Summary: Not as comprehensive as the ESV Study Bible, but a good study Bible for those turned off by the Calvinist/Complementarian bent of ESV Study Bible. This evaluation, of course, does not consider the fact that they are different translations but is merely evaluating the helpfulness of the notes and features as aids to study of the word.

Purchase: Amazon

I received a free copy of this Bible in exchange for an honest review.

Book Review – The Man Christ Jesus: Theological Reflections on the Humanity of Christ (Bruce Ware)

Bruce A. Ware. The Man Christ Jesus: Theological Reflections on the Humanity of Christ. Wheaton, IL: Crossway, 2012. 288 pp. $15.99.

WareIn a rightful zeal for defending the full deity of Christ, evangelicals can be susceptible to the danger of downplaying His full humanity. The average Christian probably understands the meaning and significance of Christ’s deity much more than His humanity. But the latter is just as integral as the former to the mission Christ accomplished on the earth, and in The Man Christ Jesus, Ware demonstrates this biblically and theologically in a lay-accessible introduction to the humanity of Christ that is at the same time devotional, doxological, and practical.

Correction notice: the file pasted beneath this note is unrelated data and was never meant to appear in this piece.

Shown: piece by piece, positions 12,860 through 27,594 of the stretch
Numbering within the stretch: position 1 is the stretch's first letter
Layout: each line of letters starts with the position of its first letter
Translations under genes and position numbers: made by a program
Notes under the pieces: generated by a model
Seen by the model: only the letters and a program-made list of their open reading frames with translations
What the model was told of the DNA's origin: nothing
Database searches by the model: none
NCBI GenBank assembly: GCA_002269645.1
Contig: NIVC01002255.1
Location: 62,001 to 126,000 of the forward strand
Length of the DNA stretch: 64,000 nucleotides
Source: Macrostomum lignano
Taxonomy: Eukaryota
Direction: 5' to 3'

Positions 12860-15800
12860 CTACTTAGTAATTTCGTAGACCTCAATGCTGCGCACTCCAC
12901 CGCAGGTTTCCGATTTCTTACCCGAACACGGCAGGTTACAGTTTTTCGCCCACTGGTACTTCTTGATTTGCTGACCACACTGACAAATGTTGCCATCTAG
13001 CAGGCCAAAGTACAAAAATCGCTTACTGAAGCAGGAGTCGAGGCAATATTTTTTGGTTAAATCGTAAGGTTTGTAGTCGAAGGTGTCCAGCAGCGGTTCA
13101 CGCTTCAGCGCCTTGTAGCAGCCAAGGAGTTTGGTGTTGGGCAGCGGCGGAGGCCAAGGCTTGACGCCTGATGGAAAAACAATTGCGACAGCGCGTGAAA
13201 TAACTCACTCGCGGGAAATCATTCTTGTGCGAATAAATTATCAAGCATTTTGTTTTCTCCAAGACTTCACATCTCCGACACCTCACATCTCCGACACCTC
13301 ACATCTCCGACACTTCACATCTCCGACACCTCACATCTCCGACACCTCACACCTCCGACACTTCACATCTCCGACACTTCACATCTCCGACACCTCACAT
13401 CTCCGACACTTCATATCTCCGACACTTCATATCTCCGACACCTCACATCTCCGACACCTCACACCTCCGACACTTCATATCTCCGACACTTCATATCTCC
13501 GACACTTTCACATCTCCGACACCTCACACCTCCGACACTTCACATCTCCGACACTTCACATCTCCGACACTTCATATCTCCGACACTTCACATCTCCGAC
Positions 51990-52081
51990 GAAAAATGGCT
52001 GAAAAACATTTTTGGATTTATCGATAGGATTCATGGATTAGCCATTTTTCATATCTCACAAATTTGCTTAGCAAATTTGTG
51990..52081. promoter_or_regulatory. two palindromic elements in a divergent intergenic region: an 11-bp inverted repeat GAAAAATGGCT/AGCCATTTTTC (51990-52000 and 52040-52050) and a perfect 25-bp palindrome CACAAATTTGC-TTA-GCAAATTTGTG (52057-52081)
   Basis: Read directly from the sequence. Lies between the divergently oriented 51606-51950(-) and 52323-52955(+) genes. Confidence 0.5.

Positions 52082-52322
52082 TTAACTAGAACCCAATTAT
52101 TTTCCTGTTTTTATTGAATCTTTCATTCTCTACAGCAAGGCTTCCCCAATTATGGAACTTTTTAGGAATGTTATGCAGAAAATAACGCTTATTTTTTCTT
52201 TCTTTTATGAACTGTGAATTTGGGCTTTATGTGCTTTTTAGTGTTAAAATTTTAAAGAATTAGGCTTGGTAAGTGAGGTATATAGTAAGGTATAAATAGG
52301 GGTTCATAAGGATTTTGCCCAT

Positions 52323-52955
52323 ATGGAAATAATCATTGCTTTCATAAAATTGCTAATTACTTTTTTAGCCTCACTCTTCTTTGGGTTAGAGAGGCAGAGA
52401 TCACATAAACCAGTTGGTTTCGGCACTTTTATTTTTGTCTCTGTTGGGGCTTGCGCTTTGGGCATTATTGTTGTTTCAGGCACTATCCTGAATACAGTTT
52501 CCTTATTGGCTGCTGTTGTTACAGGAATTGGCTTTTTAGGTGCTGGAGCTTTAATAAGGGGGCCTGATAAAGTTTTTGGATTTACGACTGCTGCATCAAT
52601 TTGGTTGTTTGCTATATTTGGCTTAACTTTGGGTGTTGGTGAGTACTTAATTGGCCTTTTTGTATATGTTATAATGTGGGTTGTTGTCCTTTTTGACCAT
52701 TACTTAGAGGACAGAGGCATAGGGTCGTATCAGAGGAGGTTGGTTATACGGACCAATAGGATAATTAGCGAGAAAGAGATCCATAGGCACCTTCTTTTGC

Ware begins in Chapter 1 by focusing on the Christ-hymn of Philippians 2 to explain the kenosis. Then, in Chapter 2, he argues (while stressing Christ’s deity and Him living on earth as the God-man) that it is the humanity of Christ that was His primary reality in His day-to-day life on the earth. Chapters 3 and 4 flesh this out by exploring how Jesus increased in wisdom and grew in faith, respectively. While in His divine nature Christ had perfect wisdom and faith, in His human nature He grew in these areas through the Spirit working through “ordinary” means available to all of us. “He learned to obey increasingly difficult demands with their accompanying increasingly difficult opposition and affliction through the whole of his life, which prepared him for the greatest of all divine demands upon him and the greatest attending suffering he would or could ever experience” (p. 64, emphasis original).